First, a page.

There is a consensus that snow over the Tibetan Plateau (TP) modulates the regional climate significantly. Possible causes for the interannual variability of snow over the TP, however, are under debate, especially regarding the independent roles of El Niño-Southern Oscillation (ENSO) and Indian Ocean dipole (IOD). Based on in situ observational data analyses and model simulations, our study shows that impacts of ENSO and IOD on snow depth (SD) over the TP are different during early winter. In particular, ENSO mostly affects SD over the eastern TP, while IOD affects SD over the central western TP. Both above-normal snowfall and cold temperature anomaly contribute to deeper-than-normal SD, with the former playing a more important role. Diabatic cooling of the suppressed convection over the western North Pacific that related to the positive phase of ENSO could excite an anomalous cyclonic circulation and strong cold temperature anomalies over the eastern TP. There is an enhanced moisture transported over the eastern TP from the tropics due to the anomalous cyclonic circulation, along with strong cold temperature anomalies, resulting in above-normal snowfall in the eastern TP. On the other hand, anomalous convection over the western Indian Ocean related to the positive IOD could generate a wave train propagating northeastward and induce an anomalous cyclonic circulation over the central western TP. The associated anomalous circulation transports extra moisture from the tropics to the central western TP, providing conditions favorable for more snowfall over the central western TP. Opposite conditions tend to occur during negative phases of ENSO and IOD.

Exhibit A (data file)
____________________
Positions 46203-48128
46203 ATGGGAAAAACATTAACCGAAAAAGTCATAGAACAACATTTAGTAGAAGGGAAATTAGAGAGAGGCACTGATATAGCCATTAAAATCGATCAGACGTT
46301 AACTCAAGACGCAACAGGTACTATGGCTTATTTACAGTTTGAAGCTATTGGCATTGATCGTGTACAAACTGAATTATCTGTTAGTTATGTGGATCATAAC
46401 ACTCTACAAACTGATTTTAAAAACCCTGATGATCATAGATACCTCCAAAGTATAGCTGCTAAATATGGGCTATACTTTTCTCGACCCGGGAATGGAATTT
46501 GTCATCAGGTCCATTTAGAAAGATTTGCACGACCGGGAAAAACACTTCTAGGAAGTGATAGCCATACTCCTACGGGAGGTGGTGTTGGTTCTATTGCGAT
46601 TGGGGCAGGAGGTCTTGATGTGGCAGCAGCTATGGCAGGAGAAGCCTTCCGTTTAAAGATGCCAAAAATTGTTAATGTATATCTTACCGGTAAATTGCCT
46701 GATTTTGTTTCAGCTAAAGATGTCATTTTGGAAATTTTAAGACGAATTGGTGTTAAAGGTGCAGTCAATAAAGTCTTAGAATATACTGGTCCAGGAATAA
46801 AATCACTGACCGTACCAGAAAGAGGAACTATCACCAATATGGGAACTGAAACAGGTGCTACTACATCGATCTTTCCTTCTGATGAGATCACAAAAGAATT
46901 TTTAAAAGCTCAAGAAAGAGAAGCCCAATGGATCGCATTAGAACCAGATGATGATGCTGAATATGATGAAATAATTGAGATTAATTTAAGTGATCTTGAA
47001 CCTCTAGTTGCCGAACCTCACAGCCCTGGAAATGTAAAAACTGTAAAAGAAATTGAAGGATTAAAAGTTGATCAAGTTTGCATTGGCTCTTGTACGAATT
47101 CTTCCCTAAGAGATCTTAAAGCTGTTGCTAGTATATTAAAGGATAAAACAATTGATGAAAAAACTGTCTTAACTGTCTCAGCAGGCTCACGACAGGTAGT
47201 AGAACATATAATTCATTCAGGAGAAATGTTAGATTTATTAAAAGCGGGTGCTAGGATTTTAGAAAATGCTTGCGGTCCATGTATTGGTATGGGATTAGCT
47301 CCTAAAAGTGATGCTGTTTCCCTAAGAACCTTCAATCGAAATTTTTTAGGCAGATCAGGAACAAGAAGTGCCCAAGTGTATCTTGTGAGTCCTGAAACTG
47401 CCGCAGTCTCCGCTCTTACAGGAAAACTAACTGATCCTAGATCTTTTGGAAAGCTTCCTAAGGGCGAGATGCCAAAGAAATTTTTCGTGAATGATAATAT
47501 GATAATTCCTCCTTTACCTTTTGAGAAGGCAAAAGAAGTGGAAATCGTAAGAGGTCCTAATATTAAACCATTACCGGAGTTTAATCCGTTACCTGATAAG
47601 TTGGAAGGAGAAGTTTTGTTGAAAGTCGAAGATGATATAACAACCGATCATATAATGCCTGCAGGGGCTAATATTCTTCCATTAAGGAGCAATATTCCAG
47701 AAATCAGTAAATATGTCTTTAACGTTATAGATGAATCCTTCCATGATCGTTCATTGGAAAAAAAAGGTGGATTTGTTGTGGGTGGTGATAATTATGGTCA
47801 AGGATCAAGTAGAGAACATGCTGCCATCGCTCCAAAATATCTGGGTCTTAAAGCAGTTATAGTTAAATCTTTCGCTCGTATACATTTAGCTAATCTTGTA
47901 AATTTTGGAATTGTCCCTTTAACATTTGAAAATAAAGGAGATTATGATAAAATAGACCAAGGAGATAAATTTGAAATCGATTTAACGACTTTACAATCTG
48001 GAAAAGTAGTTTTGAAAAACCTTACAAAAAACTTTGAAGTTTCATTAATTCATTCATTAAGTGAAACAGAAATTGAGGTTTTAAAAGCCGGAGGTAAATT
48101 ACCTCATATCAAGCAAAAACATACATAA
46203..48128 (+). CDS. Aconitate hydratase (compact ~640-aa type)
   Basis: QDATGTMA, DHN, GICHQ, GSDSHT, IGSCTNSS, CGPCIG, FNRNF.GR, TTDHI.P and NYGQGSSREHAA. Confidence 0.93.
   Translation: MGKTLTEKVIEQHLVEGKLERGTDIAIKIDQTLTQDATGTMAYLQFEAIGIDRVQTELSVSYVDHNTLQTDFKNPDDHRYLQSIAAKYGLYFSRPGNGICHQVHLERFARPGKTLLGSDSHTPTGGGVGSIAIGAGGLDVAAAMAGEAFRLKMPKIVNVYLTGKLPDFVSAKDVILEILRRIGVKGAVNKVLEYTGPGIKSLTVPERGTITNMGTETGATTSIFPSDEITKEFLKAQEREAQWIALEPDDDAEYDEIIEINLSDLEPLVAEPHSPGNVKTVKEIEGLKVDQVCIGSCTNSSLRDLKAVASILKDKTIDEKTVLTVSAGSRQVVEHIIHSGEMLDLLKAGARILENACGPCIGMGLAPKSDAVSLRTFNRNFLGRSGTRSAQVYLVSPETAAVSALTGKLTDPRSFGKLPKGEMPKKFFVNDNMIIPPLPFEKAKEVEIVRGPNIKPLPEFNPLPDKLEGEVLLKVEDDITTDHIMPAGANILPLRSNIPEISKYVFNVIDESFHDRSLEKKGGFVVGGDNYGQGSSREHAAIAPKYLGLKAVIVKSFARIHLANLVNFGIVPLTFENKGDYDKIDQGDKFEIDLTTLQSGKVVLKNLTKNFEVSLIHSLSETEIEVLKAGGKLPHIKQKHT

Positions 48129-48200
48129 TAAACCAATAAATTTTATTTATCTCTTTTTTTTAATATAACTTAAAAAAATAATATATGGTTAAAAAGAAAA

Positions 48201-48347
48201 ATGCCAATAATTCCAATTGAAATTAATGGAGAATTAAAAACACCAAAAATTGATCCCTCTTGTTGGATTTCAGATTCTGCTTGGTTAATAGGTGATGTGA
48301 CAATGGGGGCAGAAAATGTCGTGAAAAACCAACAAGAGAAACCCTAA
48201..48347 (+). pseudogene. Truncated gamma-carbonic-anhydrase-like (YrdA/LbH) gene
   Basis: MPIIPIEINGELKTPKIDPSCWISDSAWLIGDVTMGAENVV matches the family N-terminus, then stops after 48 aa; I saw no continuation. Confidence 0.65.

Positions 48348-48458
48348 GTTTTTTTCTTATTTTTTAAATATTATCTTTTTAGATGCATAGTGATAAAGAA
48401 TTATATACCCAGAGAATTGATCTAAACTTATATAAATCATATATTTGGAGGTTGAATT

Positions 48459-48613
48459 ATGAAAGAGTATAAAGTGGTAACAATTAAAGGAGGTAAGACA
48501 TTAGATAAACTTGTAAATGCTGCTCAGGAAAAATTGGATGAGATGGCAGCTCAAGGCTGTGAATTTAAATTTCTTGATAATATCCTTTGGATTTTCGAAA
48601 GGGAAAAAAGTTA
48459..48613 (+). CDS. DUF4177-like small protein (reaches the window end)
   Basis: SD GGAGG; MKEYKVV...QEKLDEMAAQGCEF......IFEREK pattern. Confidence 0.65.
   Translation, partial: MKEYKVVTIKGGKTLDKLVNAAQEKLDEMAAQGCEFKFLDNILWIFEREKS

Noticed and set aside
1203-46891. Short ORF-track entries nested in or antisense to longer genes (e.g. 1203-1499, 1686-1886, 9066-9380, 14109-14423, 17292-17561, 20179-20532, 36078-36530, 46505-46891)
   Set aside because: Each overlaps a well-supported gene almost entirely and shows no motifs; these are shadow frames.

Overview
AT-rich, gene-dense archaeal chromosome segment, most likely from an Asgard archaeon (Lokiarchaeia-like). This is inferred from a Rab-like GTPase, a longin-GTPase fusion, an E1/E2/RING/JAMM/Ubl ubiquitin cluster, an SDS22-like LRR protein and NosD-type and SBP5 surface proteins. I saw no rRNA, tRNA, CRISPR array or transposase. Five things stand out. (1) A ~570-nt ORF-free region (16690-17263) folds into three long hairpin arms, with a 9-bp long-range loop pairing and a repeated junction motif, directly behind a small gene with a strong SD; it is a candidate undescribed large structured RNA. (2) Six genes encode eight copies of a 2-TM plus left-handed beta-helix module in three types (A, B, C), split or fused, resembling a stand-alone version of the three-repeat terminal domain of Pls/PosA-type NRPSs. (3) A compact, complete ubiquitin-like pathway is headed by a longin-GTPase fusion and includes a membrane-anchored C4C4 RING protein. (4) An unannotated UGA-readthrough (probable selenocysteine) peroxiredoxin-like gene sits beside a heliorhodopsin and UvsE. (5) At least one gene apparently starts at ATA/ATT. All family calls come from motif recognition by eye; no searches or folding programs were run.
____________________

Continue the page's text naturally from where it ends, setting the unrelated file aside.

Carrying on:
All Science Journal Classification (ASJC) codes
- Atmospheric Science
- Earth and Planetary Sciences (miscellaneous)
- Space and Planetary Science